NT: You make a reference to the “big black coat” being an idea that encapsulates the whole album, it’s not really a concept album but where does that come from?

JG: It’s about living in Hamilton. It’s about my past in Hamilton, and my roots in the city’s music scene. In the scenes of industrial music and techno music that were happening in the early 90s, and I sort of like, associate that with people wearing bomber jackets and black coats. The other part is that the songs were all inspired by people that I met going back from my studio to the bar, back to the studio, just walking that stretch of James St. and just meeting all these kinds of characters. So all the songs are kind of about these guys, who are just sort of lonely barfly guys. They’re just kind of you know, emotionally distraught, and don’t know how to articulate it. The coat just became a way to symbolize how people insulate themselves in the winter. You know, all that shit. Every time you’re walking around hamilton and you see some you know… sketchy guy.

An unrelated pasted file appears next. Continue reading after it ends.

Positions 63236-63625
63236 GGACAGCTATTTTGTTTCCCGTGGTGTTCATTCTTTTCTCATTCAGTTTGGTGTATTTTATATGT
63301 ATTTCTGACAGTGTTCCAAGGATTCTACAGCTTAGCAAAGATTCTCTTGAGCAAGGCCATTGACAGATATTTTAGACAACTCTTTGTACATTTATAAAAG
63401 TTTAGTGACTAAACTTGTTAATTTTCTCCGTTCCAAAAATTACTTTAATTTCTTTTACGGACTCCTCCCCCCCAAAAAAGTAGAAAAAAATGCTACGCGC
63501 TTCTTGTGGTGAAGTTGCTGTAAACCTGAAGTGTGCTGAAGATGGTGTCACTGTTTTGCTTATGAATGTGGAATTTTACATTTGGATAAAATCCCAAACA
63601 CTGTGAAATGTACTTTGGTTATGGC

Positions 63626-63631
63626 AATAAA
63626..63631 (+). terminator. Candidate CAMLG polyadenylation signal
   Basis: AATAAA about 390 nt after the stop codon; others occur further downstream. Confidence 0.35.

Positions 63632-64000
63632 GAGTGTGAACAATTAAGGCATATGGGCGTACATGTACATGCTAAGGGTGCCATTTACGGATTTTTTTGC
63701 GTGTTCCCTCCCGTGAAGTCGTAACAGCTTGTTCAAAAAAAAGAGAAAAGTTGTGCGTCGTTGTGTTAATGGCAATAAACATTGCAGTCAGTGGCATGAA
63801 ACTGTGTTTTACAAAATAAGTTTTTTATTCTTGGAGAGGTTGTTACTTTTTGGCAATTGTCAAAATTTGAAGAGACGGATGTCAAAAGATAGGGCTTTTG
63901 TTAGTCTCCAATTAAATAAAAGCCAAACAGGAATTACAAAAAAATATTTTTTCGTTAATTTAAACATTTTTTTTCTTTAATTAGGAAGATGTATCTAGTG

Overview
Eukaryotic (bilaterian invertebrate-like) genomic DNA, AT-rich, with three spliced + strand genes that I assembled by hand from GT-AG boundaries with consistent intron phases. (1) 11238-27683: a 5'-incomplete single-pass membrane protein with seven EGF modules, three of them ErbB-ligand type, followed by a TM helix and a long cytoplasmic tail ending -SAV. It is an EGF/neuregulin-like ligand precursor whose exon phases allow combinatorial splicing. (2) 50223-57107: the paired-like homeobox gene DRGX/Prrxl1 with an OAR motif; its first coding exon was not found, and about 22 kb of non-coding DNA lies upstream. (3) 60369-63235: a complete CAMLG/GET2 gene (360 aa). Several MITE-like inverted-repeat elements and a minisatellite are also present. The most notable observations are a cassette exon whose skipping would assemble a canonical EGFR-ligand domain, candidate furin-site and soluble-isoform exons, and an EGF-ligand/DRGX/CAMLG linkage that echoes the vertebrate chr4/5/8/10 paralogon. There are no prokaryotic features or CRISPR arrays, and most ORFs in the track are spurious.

NT: You started this in the late 90s when you were in England, why exactly were you over there?

JG: I started Junior Boys a little after that. I dropped out of high school, I wasn’t doing well, I was too into music and my parents didn’t know what to do. And I have a sister, an older sister and she’s really sensible. She was at university in England, and so she said “he should just come here and live with me and there’s music stuff happening here and he’ll be more inspired here, and he can just do high school through the correspondence books”. So that’s what I did. I moved to England for about a year and a half and I moved in with my sister and Steve Goodman who runs Hyperdub (Kode9) and I lived with them and I got a job at a recording studio, my whole life in music just started at that point. It was just a lucky thing.